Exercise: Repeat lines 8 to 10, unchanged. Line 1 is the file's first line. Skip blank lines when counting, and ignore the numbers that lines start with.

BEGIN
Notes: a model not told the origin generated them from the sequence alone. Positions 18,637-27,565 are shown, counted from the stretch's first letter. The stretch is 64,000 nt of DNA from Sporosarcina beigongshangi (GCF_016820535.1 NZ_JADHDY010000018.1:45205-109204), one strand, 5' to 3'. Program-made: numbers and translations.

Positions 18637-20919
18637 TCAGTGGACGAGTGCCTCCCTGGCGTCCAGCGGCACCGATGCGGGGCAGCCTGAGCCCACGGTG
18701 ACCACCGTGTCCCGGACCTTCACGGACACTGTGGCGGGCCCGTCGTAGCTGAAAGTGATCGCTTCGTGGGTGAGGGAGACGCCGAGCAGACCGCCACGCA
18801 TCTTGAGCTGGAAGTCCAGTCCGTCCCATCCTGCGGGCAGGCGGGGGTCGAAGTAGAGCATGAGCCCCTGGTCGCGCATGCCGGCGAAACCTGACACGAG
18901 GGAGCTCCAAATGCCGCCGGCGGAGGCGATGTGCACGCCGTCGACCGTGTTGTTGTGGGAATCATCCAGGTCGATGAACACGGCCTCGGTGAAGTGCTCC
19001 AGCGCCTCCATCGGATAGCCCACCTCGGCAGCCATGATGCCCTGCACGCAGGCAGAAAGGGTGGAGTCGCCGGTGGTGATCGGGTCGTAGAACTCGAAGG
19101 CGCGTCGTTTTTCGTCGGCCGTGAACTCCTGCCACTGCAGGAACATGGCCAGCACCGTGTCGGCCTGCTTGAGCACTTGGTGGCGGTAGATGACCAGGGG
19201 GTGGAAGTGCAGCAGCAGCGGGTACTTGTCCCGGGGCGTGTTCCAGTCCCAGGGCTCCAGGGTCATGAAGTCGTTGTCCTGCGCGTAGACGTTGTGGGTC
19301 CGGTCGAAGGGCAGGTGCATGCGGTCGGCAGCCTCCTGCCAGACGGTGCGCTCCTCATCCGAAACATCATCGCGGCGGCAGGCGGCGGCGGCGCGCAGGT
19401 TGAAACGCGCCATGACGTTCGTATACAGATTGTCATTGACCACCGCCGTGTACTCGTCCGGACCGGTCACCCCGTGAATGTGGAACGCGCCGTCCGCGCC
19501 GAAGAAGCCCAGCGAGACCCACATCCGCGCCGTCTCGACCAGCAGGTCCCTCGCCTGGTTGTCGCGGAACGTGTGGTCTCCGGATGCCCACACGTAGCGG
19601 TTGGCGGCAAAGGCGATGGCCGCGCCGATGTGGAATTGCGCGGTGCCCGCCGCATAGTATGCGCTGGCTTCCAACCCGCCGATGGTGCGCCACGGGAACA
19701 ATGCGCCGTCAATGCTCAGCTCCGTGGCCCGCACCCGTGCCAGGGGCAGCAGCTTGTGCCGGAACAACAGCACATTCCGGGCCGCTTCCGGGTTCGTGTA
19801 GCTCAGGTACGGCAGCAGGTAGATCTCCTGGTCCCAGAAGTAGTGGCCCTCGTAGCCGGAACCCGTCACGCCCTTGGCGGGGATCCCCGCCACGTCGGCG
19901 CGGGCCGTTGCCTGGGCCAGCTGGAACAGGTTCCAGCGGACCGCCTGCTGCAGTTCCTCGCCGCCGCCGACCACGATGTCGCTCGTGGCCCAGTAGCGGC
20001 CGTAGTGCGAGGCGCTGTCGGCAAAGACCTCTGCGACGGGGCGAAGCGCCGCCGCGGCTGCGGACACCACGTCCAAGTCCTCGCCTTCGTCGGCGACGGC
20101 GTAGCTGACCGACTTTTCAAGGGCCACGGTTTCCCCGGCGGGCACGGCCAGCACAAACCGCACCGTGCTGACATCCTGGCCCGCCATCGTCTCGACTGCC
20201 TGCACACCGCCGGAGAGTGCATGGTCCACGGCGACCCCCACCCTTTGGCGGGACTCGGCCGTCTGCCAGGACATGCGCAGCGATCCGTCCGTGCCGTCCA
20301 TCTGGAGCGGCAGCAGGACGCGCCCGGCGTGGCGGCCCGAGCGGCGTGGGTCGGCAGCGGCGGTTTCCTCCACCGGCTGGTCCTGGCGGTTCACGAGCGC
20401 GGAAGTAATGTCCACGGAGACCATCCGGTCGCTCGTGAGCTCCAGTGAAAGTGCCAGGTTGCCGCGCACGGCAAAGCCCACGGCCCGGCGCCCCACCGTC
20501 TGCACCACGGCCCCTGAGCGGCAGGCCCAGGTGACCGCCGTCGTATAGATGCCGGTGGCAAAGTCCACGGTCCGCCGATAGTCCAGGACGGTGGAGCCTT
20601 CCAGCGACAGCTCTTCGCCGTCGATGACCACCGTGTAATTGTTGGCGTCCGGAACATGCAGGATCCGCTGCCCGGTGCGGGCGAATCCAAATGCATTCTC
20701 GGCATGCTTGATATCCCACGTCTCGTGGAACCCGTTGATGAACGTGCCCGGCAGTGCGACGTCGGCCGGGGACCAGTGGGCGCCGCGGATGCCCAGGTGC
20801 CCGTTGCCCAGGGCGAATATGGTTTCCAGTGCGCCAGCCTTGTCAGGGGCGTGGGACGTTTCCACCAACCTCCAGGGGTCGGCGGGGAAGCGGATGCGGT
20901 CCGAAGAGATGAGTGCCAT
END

19101 CGCGTCGTTTTTCGTCGGCCGTGAACTCCTGCCACTGCAGGAACATGGCCAGCACCGTGTCGGCCTGCTTGAGCACTTGGTGGCGGTAGATGACCAGGGG
19201 GTGGAAGTGCAGCAGCAGCGGGTACTTGTCCCGGGGCGTGTTCCAGTCCCAGGGCTCCAGGGTCATGAAGTCGTTGTCCTGCGCGTAGACGTTGTGGGTC
19301 CGGTCGAAGGGCAGGTGCATGCGGTCGGCAGCCTCCTGCCAGACGGTGCGCTCCTCATCCGAAACATCATCGCGGCGGCAGGCGGCGGCGGCGCGCAGGT